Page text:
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Remote Device Activation

Remote Device Activation Using Minitor III Pagers and a PIC Microcontroller 

This page describes a project that allows devices to be remotely activated remotely via two-tone paging. 

I'll provide as much detail as possible here so that others can duplicate the project if desired.  However, parameters specific to the system I designed (radio and tone frequencies) will be left out. 

Also note that there are simpler ways to accomplish the same thing (i.e. using a commercial timer instead of a PIC microcontroller).  This method allows for some future flexibility, since the PIC can be easily reprogrammed with different timing parameters, etc. 

System Overview

The remote activation system is based on two-tone paging.  A pager and integrated custom controller are located at each siren.  When the pager receives the correct two-tone page, the controller, which is built into the pager’s cradle, activates the device for a period of three minutes.  At the end of the three-minute period the controller shuts the siren off.  If it is necessary to shut the device off before the three minutes are expired, the page can be resent and the controller will toggle the device off.  Other systems may have different timing requirements, and those can be programmed into the PIC.

Technical Details

The remote activation system uses Motorola Minitor III pagers in conjunction with specially modified charging cradles and a PIC microcontroller running custom software.  The charging cradles were modified in two ways.  First, the normal charging circuitry was bypassed, and instead the output of a 7805 5 volt regulator is fed to the normal "charging" pins.  This allows the cradle to power the pager without the need for batteries in the pager.  Second, a third pin (pin 6) was added to the charging cradle  to tap into the pager's alert output.  See this page for a full pinout and to learn how to add a pin to the charging cradle.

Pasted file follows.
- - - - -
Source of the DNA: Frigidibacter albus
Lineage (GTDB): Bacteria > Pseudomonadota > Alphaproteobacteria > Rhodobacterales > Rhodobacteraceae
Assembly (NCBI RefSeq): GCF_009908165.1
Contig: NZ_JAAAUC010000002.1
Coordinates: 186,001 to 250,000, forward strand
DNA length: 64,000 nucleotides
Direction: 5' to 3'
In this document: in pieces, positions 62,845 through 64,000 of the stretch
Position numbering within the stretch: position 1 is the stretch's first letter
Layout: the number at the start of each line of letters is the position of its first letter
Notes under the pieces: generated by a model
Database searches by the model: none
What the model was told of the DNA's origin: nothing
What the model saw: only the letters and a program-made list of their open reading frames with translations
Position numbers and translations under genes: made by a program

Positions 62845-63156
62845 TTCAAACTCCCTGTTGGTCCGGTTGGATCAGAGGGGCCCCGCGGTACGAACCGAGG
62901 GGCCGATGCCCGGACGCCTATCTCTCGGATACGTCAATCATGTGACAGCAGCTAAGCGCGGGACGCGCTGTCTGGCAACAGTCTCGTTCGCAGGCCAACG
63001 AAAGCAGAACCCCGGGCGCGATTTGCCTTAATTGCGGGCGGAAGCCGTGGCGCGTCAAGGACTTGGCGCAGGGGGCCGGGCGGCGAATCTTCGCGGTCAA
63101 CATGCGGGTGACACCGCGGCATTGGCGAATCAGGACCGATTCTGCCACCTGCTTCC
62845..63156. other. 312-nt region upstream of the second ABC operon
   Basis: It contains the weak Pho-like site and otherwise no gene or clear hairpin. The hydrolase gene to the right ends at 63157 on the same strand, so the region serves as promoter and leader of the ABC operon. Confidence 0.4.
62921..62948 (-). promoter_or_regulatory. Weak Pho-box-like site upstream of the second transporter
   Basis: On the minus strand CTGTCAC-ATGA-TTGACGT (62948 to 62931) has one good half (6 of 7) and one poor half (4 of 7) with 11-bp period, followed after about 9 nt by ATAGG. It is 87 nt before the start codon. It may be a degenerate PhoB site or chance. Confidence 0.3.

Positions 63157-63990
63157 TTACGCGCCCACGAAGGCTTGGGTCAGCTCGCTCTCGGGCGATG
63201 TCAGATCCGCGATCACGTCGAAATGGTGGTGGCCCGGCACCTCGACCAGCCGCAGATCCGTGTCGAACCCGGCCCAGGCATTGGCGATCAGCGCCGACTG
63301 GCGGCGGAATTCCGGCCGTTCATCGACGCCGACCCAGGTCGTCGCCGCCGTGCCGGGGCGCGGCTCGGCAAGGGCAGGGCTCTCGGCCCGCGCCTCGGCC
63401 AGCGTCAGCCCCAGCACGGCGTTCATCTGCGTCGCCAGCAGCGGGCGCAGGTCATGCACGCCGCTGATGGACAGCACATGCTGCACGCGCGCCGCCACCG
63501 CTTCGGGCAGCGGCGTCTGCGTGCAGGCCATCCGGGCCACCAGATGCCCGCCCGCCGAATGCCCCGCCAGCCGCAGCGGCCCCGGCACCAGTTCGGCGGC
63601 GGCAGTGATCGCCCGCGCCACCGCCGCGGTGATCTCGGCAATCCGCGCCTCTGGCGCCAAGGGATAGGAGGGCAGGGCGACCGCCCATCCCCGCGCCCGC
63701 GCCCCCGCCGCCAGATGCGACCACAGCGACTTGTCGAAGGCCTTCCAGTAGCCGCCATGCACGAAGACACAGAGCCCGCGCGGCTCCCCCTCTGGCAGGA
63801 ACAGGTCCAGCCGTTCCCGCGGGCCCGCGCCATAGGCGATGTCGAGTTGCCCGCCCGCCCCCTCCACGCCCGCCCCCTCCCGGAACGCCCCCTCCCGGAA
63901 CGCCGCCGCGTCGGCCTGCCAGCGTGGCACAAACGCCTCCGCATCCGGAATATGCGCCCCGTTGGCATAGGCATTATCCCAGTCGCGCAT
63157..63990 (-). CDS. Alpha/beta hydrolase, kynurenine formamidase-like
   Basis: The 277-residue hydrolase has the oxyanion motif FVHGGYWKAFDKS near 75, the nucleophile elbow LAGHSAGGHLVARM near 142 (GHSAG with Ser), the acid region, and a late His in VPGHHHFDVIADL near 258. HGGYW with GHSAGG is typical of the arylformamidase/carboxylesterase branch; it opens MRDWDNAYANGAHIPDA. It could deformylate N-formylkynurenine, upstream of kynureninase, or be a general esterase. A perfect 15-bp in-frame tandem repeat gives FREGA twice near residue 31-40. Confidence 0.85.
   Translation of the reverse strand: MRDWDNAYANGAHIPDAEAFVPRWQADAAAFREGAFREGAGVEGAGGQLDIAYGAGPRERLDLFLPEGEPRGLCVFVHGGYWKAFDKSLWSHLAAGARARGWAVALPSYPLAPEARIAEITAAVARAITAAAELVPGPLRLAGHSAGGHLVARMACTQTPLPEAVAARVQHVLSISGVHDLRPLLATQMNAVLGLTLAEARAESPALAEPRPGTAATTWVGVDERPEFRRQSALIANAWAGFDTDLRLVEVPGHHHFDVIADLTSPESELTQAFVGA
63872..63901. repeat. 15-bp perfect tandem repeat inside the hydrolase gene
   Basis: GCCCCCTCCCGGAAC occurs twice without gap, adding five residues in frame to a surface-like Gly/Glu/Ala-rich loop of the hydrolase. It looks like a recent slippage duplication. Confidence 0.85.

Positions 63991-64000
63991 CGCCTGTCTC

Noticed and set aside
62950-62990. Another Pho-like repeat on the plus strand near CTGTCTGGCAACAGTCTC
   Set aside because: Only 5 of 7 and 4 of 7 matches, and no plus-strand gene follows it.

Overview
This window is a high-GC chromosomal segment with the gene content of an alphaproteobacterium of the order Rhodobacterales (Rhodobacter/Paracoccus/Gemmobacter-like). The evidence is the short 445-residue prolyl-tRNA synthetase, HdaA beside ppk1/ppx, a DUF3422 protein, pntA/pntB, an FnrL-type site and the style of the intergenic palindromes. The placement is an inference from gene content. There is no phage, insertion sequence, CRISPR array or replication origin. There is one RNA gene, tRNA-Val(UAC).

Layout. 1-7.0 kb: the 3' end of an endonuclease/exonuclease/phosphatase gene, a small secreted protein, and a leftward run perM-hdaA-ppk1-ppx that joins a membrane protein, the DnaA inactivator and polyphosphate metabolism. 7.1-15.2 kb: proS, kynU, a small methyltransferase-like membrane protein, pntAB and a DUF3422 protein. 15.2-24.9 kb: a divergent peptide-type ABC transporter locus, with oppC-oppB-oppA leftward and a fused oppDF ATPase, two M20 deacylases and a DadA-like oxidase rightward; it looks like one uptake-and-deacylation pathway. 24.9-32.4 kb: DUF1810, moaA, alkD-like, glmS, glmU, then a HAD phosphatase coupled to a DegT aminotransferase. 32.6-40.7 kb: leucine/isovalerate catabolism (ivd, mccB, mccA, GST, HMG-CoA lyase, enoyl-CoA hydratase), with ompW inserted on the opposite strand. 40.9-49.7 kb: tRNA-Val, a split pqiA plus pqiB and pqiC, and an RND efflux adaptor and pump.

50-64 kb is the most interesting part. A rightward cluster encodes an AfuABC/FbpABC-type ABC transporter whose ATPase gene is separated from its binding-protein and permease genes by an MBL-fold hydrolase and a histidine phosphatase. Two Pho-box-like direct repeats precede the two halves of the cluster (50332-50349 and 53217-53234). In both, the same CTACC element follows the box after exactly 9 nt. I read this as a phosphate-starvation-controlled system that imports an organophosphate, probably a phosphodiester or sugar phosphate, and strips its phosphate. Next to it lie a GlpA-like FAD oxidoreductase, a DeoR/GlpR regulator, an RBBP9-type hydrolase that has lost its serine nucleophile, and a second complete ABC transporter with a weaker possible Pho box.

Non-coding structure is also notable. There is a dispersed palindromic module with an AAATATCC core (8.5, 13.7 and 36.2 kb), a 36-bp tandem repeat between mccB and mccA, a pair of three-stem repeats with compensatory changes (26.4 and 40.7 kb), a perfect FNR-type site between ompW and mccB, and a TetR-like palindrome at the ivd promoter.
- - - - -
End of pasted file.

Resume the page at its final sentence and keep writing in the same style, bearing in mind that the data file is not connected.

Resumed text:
A schematic of the activation circuit is shown below in Fig. 1.  Voltage Regulator U1 provides 5 volts to both the pager and the microcontroller circuit.  As mentioned above, the pager's charging cradle has been modified to bypass the normal battery charging circuit.  The pager is powered directly from the 5V regulator.  For this reason, it is important that the pager does not have batteries in it!  If the pagers does have batteries in it, the batteries will be overcharged and damage the pager. 

U2 is a Microchip PIC12F510 microcontroller.  It is programmed to do nothing until pin 7 (whic is connected to pin 6 of the pager) goes high, and then turn on the output for three minutes or until pin 7 goes high again, in which case it turns the output back off.  The assembly language code for this project is located here.  Pin 7 of U2 is connected to Pin 6 of the Minitor pager.  This pin is logic high when the pager is alerting (beeping).  The output of U2 is connected to a transistor that turns on a relay, which is used to switch power to the remote device.

 Possible Failure Mode

If a pager is inserted into the cradle and the ground pin does not make proper contact with the pager but the power and alert pins do, there will be a positive voltage present on the alert pin relative to the cradle ground.  This can result in false alert indications in two scenarios.  One, when the pager is first inserted into the cradle the ground contact may be the last pin to make contact, resulting in a very short duration positive voltage present on the alert pin.  The other scenario is if the ground contact corrodes or otherwise loses contact over time.  In this scenario the pager itself is not powered and operating, but there will still be a positive voltage present on the alert pin.

 

 
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